Brexit barrier lifted as EU summit set to back May’s divorce deal

Key gathering of EU27 will definitely proceed in morning after Spain lifts objections

European Commission president Jean-Claude Juncker welcomes British prime minister Theresa May at the commission the day before a summit of the European Council on Brexit in Brussels, Belgium. Photograph: Sean Gallup/Getty Images

European Commission president Jean-Claude Juncker welcomes British prime minister Theresa May at the commission the day before a summit of the European Council on Brexit in Brussels, Belgium. Photograph: Sean Gallup/Getty Images

 

Theresa May swept in to Brussels tonight for a pre-summit meeting with Commission President Jean Claude Juncker as Spain lifted its threatened veto of the Brexit agreement. The night’s meeting was described by the commission as constructive. “We are on course for tomorrow,” a spokesman tweeted.

 The summit will now definitely proceed tomorrow morning and will unanimously approve both the divorce deal, the Withdrawal Agreement, and a political declaration on the future relationship between the EU and UK.

The European Council will initially be a gathering of the 27 remainer states’ leaders followed by one with Ms May, in the words of Council President Donald Tusk, to “jointly consider the next steps”. The meetings are expected to be over before lunchtime.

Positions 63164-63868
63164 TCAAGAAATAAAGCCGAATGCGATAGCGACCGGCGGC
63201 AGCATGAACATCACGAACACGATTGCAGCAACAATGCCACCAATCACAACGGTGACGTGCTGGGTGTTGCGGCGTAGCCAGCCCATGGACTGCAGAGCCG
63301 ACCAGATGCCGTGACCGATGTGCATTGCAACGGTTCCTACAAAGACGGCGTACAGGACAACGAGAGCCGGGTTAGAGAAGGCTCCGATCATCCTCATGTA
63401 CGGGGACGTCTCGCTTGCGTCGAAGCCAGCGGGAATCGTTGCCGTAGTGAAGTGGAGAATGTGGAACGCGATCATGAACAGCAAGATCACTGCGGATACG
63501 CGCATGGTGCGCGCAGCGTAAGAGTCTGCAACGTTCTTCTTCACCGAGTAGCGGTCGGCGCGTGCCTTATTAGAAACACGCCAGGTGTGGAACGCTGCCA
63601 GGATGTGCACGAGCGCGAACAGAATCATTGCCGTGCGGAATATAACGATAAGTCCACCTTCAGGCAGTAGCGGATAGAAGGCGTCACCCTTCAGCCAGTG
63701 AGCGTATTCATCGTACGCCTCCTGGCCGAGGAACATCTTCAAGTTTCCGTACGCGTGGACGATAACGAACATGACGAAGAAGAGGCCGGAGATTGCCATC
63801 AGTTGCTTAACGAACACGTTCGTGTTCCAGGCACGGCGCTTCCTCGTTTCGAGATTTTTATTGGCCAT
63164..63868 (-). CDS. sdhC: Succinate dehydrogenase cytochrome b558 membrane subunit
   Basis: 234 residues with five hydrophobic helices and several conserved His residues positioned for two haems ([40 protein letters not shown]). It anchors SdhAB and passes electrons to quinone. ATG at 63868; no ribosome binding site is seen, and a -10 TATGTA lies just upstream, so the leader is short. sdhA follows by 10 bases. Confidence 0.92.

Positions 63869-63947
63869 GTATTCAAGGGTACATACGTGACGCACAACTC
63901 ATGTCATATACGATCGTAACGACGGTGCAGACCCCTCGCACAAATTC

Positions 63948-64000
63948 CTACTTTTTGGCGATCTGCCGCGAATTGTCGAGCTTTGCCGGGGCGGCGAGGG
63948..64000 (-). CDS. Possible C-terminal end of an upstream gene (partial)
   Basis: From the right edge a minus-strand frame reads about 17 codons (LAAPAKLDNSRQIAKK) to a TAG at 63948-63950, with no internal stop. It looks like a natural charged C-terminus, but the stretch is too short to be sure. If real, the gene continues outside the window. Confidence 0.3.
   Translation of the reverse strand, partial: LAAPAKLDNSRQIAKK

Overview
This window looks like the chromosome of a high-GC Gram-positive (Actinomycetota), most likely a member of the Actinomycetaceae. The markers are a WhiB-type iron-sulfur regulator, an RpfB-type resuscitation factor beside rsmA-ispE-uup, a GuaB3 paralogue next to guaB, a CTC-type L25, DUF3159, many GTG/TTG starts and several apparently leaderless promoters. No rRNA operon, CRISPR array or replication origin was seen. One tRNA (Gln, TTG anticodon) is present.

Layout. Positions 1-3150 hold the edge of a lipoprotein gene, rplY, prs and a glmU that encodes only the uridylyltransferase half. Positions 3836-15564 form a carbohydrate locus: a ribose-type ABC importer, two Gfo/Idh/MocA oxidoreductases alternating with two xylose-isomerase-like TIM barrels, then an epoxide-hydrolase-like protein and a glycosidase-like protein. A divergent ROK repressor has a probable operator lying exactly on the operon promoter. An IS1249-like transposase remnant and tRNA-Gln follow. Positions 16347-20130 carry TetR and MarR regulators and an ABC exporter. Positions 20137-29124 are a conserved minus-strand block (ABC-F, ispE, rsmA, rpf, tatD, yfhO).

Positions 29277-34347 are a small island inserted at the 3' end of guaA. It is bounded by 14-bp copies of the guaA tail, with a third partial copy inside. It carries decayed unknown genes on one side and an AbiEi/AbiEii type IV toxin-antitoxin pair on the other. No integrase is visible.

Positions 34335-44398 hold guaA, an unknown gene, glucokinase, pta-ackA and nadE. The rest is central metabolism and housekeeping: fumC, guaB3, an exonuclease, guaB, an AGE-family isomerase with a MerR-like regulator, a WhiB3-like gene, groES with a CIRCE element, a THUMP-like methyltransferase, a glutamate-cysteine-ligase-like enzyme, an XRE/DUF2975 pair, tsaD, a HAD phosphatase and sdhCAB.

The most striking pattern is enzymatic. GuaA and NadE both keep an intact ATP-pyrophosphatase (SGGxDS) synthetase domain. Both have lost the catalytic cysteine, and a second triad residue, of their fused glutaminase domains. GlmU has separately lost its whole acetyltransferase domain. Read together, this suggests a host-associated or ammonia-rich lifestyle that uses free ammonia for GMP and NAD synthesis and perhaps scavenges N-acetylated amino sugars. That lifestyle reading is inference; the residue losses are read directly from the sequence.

Ireland will be represented by Taoiseach Leo Varadkar and Minister for European Affairs Helen McEntee.

Last-minute assurances from the UK and the EU 27 on Gibraltar, reaffirming Spain’s right to a veto on future EU talks impinging on the British colony, were being claimed by Spanish prime minister Pedro Sanchez as a major diplomatic coup. He insisted the UK would now have to open talks on “joint sovereignty” of Gibraltar, over which Spain has had a claim since the military dictatorship of Francisco Franco.

A British spokesman denied the statement in a letter to the Spanish government represented a climbdown on its part. The text simply asserts that there are no implications in the Withdrawal Agreement on the “territorial scope” of agreements between the EU and the UK to be agreed by the summit this morning. Brussels sources said the declarations merely reiterated the status quo.

Mr Sanchez, who faces strong domestic political pressures over Gibraltar and local elections next week, was keen, however, to big it up: “Once the UK has left the EU, Gibraltar’s political, legal and even geographic relationship with the EU will go through Spain …

“Spain will be a fundamental pillar of the relationship between Gibraltar and the EU as a whole,” he said.

“When it comes to the future political declaration, the European Council and the European Commission have backed Spain’s position, and backed it as never before.

 “In these fundamental future negotiations, we’re going to have to talk about joint sovereignty and many other things with the UK.”

Ms May’s arrived at 6pm local time for the meeting with Mr Juncker. She then met Mr Tusk and a meeting with European Parliament president Antonio Tajani was also mooted.

In his traditional letter inviting EU leaders to attend the summit and discussing its agenda, Mr Tusk urged them to endorse both documents. He said they had clearly achieved the main objectives set out in the negotiators’ mandate, including the prevention of a hard border in Ireland.

Mr Juncker then met for dinner with Italian prime minister Giuseppe Conte to discuss the commission’s warning that it will impose sanctions on Rome unless the government substantially revises its budget.

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